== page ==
One of Wearside’s best-loved tourist attractions could shut - despite a bid to bring coveted City of Culture status to Sunderland.
Alternative options for the future of the Grade II* listed building are to be investigated.
“This isn’t a decision to be taken lightly, but it is one of the really difficult choices we are having to look at because of government cuts,” said councillor John Kelly, Portfolio Holder for Public Health, Wellness and Culture.
Although a final decision has yet to be taken, the Friends of Sunderland Museums (FOSUMS) condemned the idea.
“We are extremely alarmed about this. Even a “temporary closure” poses real danger to the museum and its exhibits,” said Neil Sinclair, vice-chairman of FOSUMS.
“Fulwell Mill was temporarily closed and, as a result, the building deteriorated with water coming in and a lot of extra money had to be spent on making it weather-tight again. Also, what sort of message does this send about the City of Culture bid?”
Monkwearmouth Railway Station was commissioned by the “Railway King” George Hudson, designed by leading architect Thomas Moore and opened on June 19, 1848.It closed to travellers in 1967 and all railway use ended in 1970.
Sunderland Corporation stepped in to save the building from dereliction and it was re-opened as a museum by the Duke of Edinburgh in 1973. Several revamps have followed.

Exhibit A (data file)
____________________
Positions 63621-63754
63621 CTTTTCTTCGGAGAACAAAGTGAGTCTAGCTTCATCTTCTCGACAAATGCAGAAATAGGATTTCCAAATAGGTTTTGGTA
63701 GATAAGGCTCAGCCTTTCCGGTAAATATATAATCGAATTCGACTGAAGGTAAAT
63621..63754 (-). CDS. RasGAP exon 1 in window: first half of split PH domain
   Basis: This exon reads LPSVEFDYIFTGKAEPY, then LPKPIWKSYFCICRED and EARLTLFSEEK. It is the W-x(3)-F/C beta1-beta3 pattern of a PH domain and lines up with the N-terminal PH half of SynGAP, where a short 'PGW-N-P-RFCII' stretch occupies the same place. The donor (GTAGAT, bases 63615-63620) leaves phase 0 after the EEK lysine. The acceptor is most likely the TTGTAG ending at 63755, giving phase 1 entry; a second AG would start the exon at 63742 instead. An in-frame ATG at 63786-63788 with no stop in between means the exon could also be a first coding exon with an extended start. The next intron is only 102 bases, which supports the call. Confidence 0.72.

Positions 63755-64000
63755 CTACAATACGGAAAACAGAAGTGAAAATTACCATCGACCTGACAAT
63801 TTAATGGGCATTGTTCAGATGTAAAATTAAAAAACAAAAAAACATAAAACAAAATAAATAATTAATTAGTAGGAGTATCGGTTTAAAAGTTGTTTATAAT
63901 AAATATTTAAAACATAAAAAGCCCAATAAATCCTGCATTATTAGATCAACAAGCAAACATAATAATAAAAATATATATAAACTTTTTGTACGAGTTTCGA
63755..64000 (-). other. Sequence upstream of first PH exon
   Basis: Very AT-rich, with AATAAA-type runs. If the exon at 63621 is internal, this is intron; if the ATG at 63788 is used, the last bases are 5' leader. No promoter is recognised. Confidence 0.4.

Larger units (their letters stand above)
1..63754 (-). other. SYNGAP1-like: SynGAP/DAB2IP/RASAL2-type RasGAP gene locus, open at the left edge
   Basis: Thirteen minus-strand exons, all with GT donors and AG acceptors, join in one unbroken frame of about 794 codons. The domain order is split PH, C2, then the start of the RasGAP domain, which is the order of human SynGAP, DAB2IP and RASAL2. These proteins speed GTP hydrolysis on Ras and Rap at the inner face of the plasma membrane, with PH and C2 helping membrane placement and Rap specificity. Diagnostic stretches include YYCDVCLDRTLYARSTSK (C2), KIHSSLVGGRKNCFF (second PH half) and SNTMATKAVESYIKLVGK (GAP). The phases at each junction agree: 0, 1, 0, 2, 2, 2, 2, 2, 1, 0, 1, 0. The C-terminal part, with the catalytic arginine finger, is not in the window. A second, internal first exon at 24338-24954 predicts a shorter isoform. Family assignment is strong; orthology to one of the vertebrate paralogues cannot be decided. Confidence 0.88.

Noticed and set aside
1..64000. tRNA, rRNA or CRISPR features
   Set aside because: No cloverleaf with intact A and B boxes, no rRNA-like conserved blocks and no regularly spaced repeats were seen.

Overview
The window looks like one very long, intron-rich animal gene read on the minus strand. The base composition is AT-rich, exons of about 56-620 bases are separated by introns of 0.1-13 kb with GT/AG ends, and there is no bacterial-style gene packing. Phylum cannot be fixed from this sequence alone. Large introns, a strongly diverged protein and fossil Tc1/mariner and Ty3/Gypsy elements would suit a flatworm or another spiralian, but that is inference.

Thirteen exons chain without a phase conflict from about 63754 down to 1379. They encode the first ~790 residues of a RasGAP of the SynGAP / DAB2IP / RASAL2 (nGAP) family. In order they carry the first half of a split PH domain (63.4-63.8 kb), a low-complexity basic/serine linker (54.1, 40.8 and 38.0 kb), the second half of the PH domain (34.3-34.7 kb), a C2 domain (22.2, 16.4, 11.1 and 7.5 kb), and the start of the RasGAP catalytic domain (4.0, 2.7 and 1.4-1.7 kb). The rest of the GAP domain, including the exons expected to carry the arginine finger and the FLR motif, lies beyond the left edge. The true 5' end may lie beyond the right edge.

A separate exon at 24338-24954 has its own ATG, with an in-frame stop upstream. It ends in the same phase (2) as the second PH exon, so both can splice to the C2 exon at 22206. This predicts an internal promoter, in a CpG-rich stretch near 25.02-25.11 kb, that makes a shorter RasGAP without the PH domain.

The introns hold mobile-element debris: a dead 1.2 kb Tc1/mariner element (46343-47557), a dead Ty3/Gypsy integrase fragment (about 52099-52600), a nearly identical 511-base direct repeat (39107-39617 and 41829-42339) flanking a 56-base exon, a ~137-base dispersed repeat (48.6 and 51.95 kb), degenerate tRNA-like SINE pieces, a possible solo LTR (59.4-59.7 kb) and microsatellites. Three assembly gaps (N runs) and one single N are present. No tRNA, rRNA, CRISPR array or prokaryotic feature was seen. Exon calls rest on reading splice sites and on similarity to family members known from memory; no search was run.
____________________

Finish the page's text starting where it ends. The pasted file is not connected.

But, according to Councillor Kelly, the grand old building has seen a “steady decline in visitor numbers” over the past few years.
“We need to look at how we can continue to preserve and maintain the building at the same time as protecting the museum’s collection and historical past,” he said.
“At the forefront of our thinking will be looking at new and innovative ways to protect the future of Monkwearmouth Station Museum in the longer term.”
Members of FOSUMS are ‘alarmed’, however, that councillors are pressing ahead with funding plans for other heritage projects while the museum could close.
“We hope that the closure is indeed only temporary, but we very much fear once the council’s contribution is removed from its budget, it will never reappear,” said Neil.
“The council justify the possible closure because of falling visitor numbers, but numbers are roughly the same as the Northern Gallery for Contemporary Art, which costs more to run.
“We realise that the council is having to make cuts as a result of budget cuts, and that the Museums Service would have to make further savings, but we find the closure inexplicable.
“We need to start fighting for the very survival of our museums. We are sure that we will receive widespread support from the people of Sunderland who love their museums.”